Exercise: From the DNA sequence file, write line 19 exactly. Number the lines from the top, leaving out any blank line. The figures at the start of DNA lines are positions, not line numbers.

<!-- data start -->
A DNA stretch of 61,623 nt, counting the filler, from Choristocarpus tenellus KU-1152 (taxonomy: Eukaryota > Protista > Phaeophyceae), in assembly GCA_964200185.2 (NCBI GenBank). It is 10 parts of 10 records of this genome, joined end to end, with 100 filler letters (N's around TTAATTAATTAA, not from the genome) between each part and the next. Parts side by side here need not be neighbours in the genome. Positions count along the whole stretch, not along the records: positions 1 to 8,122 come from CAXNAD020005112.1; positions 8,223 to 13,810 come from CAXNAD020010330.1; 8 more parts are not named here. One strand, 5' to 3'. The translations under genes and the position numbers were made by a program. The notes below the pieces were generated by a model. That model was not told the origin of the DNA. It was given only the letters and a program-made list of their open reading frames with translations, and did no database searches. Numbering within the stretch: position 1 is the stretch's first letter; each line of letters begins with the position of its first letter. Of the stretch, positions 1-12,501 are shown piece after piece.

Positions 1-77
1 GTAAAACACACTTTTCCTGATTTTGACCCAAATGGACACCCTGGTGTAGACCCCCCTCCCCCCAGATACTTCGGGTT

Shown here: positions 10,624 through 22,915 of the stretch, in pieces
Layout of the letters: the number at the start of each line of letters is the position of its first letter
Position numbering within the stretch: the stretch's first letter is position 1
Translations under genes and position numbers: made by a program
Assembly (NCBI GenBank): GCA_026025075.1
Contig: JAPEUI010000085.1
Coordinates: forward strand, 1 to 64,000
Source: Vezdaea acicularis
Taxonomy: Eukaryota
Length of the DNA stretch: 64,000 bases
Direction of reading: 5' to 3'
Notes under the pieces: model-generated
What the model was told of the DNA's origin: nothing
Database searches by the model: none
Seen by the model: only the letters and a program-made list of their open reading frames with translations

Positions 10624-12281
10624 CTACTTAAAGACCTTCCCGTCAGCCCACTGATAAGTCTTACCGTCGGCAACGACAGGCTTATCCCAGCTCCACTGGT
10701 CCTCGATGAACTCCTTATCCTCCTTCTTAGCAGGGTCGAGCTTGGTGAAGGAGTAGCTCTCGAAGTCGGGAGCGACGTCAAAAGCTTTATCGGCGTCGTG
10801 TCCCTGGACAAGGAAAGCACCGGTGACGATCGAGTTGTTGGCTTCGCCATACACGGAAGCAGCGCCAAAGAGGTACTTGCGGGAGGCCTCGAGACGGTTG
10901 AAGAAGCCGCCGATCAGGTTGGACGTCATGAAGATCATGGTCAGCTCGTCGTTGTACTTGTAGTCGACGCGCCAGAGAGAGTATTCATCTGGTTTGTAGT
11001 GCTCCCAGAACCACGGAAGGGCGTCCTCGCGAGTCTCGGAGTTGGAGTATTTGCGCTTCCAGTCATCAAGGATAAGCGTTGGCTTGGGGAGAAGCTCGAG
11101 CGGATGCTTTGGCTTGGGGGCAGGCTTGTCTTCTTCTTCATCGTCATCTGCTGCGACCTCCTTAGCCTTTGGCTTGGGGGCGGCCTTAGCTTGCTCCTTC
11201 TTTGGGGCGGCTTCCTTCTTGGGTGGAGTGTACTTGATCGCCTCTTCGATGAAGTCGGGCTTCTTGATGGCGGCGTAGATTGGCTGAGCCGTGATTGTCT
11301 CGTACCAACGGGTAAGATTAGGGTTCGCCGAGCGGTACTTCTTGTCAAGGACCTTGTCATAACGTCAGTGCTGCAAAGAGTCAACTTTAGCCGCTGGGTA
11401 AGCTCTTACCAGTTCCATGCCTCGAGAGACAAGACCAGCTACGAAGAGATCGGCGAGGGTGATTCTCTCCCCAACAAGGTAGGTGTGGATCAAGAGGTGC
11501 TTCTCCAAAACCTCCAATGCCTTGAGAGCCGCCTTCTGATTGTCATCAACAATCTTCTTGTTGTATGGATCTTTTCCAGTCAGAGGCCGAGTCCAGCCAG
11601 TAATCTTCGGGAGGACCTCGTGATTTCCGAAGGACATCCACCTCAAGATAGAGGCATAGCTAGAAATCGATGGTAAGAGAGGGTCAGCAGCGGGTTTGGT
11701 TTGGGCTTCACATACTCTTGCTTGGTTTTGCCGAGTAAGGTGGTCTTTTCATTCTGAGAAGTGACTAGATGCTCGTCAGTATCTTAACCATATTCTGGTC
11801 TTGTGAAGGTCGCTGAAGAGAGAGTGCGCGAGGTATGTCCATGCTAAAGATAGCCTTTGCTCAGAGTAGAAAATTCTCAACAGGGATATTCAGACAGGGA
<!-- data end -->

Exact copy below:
Positions 10624-12281